The government is to press ahead with a series of reforms and updates to the Network Information Systems (NIS) regulations of 2018, which it claims will strengthen them to better protect the UK’s critical national services from cyber attack by bringing providers of outsourced IT and managed service providers (MSPs) into scope.
The NIS regulations were introduced to improve the cyber security of companies that provide critical services, such as energy, healthcare, transport or water, backed by fines of up to £17m for failure to comply.
The government now wants to add further protections for such organisations by extending cover to outsourcers and MSPs and secure the UK’s vital supply chains. The move follows a public consultation after the proposals were outlined in January 2022. The response to this consultation can be found here.
The government said high-profile attacks such as Operation CloudHopper – a Chinese cyber espionage campaign that targeted cloud MSPs between 2016 and 2018 – had shown the UK’s cyber security laws need to be strengthened to protect the services that essential services rely on.
Cyber minister Julia Lopez said: “The services we rely on for healthcare, water, energy and computing must not be brought to a standstill by criminals and hostile states. We are strengthening the UK’s cyber laws against digital threats. This will better protect our essential and digital services and the outsourced IT providers that keep them running.”
Paul Maddinson, director of national resilience and strategy at the National Cyber Security Centre, added: “I welcome the opportunity to strengthen NIS regulations and the impact they will have on boosting the UK’s overall cyber security.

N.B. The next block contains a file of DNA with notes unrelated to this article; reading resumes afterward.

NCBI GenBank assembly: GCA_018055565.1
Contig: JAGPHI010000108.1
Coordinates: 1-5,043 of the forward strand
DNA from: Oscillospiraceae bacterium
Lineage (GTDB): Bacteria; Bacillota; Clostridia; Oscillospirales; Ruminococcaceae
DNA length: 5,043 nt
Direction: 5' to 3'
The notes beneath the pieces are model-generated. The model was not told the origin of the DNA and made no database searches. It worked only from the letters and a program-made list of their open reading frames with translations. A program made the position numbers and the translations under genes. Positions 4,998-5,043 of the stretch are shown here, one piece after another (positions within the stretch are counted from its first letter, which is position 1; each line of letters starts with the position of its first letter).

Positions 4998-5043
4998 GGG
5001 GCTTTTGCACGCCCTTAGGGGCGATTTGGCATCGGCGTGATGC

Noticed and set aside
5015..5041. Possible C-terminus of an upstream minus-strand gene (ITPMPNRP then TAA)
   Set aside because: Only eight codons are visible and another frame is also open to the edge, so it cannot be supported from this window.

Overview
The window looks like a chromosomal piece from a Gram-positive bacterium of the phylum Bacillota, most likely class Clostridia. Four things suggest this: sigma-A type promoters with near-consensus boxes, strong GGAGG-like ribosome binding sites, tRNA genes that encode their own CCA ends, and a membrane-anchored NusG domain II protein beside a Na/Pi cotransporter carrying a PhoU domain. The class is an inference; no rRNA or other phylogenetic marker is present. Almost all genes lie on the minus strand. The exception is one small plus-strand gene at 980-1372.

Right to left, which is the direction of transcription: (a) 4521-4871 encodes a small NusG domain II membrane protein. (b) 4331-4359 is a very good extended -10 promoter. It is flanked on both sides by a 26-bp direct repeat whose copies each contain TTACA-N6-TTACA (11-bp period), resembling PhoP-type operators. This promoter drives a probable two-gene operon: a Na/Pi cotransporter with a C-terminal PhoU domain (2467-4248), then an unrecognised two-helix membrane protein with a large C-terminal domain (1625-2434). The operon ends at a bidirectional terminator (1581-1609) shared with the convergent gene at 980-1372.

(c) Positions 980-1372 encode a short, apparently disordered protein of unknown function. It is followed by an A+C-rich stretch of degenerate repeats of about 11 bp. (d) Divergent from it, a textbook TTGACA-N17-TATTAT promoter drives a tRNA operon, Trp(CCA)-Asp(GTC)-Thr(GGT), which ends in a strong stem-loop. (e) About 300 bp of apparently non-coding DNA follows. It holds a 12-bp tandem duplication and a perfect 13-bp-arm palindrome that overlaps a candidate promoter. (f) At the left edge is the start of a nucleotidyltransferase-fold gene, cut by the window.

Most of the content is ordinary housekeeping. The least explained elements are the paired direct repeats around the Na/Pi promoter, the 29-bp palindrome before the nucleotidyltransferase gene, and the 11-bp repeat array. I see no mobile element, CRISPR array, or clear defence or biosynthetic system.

“These measures will increase the resilience of the country’s essential services – and their managed service providers – on which we all rely.”
Alongside the extension of the NIS regulations, the government intends to introduce new requirements for organisations in scope to improve their cyber incident reporting through sector regulators such as Ofcom or Ofgem and the Information Commissioner’s Office (ICO).
This will include mandatory notification across a wider range of disruptive incidents, or high-risk incidents even if they are not disruptive.
The rules will also allow regulators to establish a cost recovery system for enforcing the regulations that is more transparent and accounts for factors such as the wider regulatory burdens they face, the idea being to try to reduce the cost to the public purse, and allow for the ICO to take a more risk-based approach to regulating digital services.
Also, the government will give itself the power to further amend the NIS regulations – which ultimately derive from European Union law – should the need arise in future.
Carla Baker, senior director of public policy for the UK and Ireland at Palo Alto Networks, commented: “Palo Alto Networks supports the development of an agile policy framework to reduce cyber security risks to our economy and society.
“We welcome the opportunity to engage with the UK government as it reviews the legislation and develops guidance for industry to enhance cyber resilience and combat the risk that malicious actors pose to the UK’s national security.”